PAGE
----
Whalen claimed fences, er,  scrap metal dealers in her riding had not been given sufficient chance to review the bill. In fact, rampant theft of copper from live power lines posed a grave risk to public safety at the time, and Whalen had deliberately sabotaged a deal between the minority Tory government and the Liberal caucus to pass both bills. Given a chance undermine McNeil, the risk of potential electrocution didn’t factor in.

In the ensuing uproar, Clarke was accused of putting scrap metal ahead of battered women, a phony meme gullible (or lazy) press gallery reporters embraced with alacrity.

Barrow, MacFadden, and ‘Suitcase’ Simpson: the final chapter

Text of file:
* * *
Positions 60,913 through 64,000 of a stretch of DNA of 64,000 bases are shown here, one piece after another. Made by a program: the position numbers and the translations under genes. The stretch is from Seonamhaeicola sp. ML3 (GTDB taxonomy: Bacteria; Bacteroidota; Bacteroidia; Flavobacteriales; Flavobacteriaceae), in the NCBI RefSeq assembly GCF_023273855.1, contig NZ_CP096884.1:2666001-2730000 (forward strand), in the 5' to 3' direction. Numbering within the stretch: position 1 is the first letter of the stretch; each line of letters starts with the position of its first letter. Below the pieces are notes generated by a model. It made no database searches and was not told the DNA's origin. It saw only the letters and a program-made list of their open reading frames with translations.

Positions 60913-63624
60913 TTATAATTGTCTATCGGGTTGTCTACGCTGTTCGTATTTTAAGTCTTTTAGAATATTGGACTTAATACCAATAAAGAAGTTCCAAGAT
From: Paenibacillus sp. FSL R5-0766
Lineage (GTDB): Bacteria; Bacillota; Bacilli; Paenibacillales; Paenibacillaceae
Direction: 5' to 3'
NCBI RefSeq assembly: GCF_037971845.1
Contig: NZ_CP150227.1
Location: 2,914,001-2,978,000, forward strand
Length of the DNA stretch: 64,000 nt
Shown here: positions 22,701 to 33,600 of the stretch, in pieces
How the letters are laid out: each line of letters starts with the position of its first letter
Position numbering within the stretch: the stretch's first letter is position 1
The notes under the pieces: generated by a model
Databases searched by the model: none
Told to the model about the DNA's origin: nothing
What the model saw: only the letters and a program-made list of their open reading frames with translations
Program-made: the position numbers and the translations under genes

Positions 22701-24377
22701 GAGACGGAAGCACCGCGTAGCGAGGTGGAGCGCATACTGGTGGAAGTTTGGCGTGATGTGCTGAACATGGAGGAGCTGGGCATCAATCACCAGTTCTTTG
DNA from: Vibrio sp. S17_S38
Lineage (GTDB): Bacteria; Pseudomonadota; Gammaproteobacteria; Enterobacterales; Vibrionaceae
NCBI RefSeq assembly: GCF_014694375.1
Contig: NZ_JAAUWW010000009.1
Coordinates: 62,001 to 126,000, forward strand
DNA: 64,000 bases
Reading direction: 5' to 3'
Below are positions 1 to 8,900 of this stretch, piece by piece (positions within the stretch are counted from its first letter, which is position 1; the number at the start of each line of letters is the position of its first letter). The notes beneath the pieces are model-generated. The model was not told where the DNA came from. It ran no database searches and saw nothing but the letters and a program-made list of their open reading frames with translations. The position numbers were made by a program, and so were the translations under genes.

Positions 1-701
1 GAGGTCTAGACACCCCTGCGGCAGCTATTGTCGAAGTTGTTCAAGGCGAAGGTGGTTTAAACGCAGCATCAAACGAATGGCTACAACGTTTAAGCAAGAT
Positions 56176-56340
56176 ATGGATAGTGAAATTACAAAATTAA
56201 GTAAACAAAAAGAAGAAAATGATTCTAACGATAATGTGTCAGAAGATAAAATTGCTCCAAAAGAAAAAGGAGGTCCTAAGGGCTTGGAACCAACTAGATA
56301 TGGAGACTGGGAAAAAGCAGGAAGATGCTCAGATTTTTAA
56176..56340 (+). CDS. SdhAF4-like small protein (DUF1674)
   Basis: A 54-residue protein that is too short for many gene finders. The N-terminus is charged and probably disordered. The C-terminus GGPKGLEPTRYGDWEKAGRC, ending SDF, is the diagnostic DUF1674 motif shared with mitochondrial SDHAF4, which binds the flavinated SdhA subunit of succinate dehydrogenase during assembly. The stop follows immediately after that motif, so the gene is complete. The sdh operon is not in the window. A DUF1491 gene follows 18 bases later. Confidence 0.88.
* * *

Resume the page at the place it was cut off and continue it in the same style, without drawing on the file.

That’s how the Liberal Party of Nova Scotia obtained the money it would be blocked from using by a government bill introduced in the legislature Tuesday. Liberal leader Stephen McNeil should think hard before crying victim.

Justice Minister Ross Landry, who introduced the bill, suggested the Liberals give the tainted funds to charity. A better idea would be to give it back to the provincial treasury, because that’s who they stole it from.

Stephen McNeil 2cfw-bw-sMcNeil may think voters’ memories are too short to remember the details, but a few of us old coots are still around to remind them.

The money in question came from two ‘trust’ accounts, the Hawco and Howmur Funds. They came to light in the 1983 influence-peddling trial of three Nova Scotia Liberal Party fundraisers, Sen. Augustus Irvine Barrow, Clarence MacFadden, and the colorfully named James G. “Suitcase” Simpson.

The three bagmen oversaw a Liberal Party toll-gating scheme from 1970 to 1978, while Gerald Regan was premier. As the Supreme Court of Canada (R. v. Barrow, [1987] 2 S.C.R. 694) described it: